Once fully aware of how holding costs impact gross, used car managers are more likely to respond more promptly to service-need requests from recon. Or, more quickly authorize a more costly part or be willing to pay for overnight shipping if availability leads to faster front line readiness.
“I simply won’t engage clients who are running their car departments without reconditioning software in use, it’s that important to used-car profitability,” --Ed French
Anthony Martinez is director of Reconditioning for Greenway Ford and Greenway Dodge, Orlando. His team reconditions 600 vehicles a month for the two dealerships. “I can’t control what management paid for the trade or whether the used car manager will authorized recommended services,” says the Iraq War army veteran.
“I can control the fundamentals of estimating, inspecting and doing the work. We run our entire reconditioning department using Rapid Recon software, which has tremendously decreased our cycle time from eight days to four,” --Anthony Martinez
Improving turn once units hit the lot is the idea behind vAuto, founded by Dale Pollak, and now owned by Cox Automotive. Pollak says used car managers must strive for a 30-day or less retail sale, on at least 50% of their inventory. This standard,he says, requires that used car managers buy the right vehicles at the right price, recondition them fast and market price them to sell quickly.
Cost of ownership including acquisition and reconditioning costs should be below 85% of the unit’s current retail asking prices, Pollak says.
“Given this ratio defines a unit’s baseline potential profit margin, decisions that can improve this ratio – like acquiring internally and improving reconditioning times to reduce holding costs – can mean substantial ‘real’ used car grosses.” --Dale Pollak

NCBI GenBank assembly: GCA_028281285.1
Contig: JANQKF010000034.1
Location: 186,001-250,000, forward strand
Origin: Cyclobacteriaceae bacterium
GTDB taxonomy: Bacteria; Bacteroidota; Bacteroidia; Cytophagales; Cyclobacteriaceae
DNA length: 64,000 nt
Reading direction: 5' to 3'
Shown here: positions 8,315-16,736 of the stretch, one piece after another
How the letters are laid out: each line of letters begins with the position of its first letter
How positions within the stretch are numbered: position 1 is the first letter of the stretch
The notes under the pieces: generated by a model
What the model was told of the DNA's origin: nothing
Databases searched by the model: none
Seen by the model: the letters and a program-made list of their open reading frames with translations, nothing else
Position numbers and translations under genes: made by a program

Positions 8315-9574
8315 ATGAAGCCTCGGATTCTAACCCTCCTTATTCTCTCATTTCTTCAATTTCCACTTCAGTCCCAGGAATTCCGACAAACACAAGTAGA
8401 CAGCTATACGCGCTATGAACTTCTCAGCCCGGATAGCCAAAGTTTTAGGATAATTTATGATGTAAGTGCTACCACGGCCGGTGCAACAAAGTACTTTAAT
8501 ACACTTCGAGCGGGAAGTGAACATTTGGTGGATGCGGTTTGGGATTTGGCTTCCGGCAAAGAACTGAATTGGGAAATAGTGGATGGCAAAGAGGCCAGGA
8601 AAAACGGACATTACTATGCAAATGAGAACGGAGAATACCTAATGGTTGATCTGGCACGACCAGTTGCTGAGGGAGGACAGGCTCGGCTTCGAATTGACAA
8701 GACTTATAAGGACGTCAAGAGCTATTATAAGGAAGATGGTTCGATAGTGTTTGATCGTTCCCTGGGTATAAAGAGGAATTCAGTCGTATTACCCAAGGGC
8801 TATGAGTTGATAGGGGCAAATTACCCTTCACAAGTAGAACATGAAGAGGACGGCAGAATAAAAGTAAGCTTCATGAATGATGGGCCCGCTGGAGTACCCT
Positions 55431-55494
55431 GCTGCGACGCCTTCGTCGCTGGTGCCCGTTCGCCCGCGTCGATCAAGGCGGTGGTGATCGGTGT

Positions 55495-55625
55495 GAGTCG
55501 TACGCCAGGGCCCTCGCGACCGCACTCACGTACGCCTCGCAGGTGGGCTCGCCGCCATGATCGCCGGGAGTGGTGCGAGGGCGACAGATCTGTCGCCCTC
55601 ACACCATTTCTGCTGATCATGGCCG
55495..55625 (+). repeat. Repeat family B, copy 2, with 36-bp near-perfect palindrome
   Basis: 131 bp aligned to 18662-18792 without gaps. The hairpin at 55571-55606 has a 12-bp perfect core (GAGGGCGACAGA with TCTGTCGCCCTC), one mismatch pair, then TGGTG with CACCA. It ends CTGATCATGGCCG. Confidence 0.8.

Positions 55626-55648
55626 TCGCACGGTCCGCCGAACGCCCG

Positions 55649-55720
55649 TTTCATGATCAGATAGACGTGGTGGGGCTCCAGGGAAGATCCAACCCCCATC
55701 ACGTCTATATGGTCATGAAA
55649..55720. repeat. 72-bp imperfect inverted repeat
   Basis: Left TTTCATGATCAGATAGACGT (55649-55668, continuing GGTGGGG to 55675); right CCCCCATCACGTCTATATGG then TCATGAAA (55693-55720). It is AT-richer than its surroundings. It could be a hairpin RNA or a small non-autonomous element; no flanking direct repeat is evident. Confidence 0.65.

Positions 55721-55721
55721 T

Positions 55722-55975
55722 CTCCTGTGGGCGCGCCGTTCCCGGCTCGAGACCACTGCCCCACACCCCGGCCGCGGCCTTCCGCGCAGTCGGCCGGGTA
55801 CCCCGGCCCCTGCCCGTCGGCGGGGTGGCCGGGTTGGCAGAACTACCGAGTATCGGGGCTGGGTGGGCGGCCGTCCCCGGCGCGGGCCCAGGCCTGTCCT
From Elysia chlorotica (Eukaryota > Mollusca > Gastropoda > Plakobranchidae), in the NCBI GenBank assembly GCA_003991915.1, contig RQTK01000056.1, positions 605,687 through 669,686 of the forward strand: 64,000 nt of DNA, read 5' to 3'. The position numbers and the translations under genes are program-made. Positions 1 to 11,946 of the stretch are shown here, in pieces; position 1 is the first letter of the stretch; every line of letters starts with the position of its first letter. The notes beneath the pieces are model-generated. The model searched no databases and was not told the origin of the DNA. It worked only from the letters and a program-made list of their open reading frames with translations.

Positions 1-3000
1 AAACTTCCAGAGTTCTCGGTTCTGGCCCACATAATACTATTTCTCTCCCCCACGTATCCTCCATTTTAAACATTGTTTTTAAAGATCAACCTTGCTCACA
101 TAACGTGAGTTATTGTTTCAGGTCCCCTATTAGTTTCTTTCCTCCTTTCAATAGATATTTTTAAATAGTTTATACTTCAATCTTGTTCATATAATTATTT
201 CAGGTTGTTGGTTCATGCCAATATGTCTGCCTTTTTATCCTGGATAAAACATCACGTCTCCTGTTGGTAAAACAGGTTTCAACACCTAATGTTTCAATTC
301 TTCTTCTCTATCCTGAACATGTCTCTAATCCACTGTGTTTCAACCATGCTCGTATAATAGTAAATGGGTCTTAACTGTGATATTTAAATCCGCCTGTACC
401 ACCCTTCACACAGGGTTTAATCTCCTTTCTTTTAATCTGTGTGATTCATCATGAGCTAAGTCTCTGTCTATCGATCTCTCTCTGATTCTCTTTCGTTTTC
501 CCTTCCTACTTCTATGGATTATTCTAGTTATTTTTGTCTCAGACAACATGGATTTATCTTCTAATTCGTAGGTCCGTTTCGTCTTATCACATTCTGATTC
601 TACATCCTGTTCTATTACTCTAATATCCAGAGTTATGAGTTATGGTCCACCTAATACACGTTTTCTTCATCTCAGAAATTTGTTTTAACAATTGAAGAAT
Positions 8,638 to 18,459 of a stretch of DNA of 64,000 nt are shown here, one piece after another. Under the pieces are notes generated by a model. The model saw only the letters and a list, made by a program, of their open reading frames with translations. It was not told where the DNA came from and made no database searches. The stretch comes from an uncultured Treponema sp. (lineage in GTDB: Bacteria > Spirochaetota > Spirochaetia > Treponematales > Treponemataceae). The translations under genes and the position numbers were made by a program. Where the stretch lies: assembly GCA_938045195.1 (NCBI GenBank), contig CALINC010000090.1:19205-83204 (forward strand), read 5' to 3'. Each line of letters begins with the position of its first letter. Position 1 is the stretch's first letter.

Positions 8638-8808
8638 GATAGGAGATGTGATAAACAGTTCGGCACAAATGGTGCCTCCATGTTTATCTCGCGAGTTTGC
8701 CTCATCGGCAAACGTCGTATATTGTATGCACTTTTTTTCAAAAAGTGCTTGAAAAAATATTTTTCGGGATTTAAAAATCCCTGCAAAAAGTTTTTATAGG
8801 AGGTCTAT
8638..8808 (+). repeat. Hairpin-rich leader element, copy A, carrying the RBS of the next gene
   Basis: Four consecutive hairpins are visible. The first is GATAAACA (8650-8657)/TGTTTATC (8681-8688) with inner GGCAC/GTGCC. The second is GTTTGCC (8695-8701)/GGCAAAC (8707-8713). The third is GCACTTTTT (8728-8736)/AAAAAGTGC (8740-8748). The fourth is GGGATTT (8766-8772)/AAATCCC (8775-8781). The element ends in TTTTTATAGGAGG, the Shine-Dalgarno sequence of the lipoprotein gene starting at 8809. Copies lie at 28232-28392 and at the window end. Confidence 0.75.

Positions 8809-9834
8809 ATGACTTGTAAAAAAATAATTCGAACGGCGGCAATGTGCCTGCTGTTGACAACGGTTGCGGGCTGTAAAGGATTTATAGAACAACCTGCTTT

Smaller dealers lacking Internet and lot inventory marketing expertise may benefit from services provided by LotPop.
“I have found that dealers who struggle with both gross and volume are pushing out and selling too many aged cars,” notes LotPop founder Jasen Rice.
“If a dealership is pushing out more than 20% of its sales as past-60-day units, they’re not hitting their true velocity potential. The key is to push for 50% of sales within the first 30 days,” he says.
The best-performing stores, regardless of franchise or market, push out 60-70% of their sales in the first 30 days and less than 10% go past 60 days.
“Those stores achieve the Holy Grail of used car sales in both gross and volume. Dealers that get their inventory practices in line enjoy a three-to-seven day turnaround time, have competitively and market priced inventory out the gate (not aggressive but competitive, on average around 98%) while adjusting pricing every two weeks to get units sold,” --LotPop founder Jasen Rice
Dealers who want to maintain gross will strive to remove time delay and unnecessary cost from vehicle acquisition to front line readiness. They practice market pricing for online and on lot vehicles to sell them within the magic 30-day turn. Retailing has always been about the numbers – technology simply lets you measure what you’re doing – or not – to eliminate wastes that drag down turn and gross.
Jim Leman writes about automotive retailing from Round Lake, IL. Reach him at firstname.lastname@example.org